WASHINGTON — The Treasury Department has warned US banks to be vigilant of transfers linked to Libya's political leaders, as the international community moves to slap sanctions on top government officials.
The Treasury's Financial Crimes Enforcement Network told banks to be aware of "the potential increased movement of assets that may be related to the situation in Libya," in a statement released Friday.
It also demanded financial institutions "apply enhanced scrutiny for private banking accounts held by or on behalf of senior foreign political figures."
Under US law banks are required to report transactions that could be linked to diverted state assets, proceeds of bribery or other public corruption.
But the notice came as the United States, France and Britain appeared to be edging toward sanctions against Libyan leader Moamer Kadhafi that could include a freeze on assets held abroad.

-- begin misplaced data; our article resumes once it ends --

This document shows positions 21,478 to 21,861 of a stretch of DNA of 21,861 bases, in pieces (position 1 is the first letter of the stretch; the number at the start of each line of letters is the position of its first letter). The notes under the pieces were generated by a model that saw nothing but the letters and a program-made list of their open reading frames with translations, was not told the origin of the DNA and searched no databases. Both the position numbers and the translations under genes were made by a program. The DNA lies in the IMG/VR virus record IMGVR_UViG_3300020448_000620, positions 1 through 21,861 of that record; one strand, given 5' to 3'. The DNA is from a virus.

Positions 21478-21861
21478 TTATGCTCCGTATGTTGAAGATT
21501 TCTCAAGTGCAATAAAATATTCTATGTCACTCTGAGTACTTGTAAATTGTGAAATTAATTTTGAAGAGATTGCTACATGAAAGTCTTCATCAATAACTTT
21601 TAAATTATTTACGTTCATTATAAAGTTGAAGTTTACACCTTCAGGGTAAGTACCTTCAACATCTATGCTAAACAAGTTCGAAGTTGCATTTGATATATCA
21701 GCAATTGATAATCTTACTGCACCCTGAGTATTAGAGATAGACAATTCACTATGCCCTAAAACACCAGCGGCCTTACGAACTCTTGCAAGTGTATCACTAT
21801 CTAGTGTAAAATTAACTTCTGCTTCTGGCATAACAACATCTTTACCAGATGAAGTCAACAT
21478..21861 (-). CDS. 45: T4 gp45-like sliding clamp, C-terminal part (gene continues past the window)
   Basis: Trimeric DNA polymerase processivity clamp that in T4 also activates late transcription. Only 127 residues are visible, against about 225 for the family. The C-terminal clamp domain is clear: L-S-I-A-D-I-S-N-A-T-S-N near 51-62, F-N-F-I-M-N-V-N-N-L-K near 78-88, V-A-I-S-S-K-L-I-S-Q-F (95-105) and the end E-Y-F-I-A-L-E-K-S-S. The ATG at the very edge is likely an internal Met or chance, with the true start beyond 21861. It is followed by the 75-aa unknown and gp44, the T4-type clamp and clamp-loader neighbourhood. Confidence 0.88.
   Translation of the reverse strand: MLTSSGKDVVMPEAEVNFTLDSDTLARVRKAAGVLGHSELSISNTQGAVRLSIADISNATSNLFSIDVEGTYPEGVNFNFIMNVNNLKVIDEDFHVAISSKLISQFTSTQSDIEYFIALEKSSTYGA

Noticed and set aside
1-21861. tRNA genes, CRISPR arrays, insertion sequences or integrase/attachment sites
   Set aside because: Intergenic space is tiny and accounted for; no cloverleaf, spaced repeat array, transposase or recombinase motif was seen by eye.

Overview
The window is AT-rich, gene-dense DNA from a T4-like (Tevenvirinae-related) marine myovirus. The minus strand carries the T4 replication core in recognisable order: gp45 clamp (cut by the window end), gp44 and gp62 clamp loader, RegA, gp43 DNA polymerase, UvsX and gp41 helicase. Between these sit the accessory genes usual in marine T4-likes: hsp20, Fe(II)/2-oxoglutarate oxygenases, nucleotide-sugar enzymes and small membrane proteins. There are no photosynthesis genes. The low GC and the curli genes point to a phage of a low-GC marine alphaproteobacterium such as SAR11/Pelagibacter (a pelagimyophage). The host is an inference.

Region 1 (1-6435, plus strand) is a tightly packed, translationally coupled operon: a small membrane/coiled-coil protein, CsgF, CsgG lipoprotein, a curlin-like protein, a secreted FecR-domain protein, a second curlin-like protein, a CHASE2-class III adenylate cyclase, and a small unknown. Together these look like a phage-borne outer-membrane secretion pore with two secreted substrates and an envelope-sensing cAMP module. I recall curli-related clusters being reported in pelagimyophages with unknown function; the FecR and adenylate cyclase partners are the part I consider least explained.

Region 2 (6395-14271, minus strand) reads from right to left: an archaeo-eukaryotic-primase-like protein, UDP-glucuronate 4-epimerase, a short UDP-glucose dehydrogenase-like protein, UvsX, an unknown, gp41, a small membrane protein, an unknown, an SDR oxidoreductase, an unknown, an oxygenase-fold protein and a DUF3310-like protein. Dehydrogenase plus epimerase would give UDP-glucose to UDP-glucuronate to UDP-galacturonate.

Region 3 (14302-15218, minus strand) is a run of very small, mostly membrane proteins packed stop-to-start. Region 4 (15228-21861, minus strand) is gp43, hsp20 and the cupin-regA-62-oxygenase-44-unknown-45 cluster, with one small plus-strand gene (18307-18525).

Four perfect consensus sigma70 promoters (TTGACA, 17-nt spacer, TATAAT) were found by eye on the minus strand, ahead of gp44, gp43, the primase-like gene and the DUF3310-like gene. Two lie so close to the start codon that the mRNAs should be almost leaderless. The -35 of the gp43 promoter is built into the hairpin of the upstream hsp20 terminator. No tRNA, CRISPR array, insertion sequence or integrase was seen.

Western nations have drawn up a UN Security Council resolution proposing sanctions including an arms embargo, travel ban and assets freeze against Kadhafi which could be voted on this weekend, diplomats said Friday.
Libya and its leaders are suspected of holding billions of dollars in foreign bank accounts, cash largely gleaned from the country's vast oil wealth.
According to a 2010 message from the US embassy in Tripoli, obtained by WikiLeaks, Libya's sovereign wealth fund holds $32 billion in cash and "several American banks are each managing $300-500 million."
As international anger grows over Kadhafi's brutal crackdown on protesters, some of those assets abroad could become targets of international sanctions.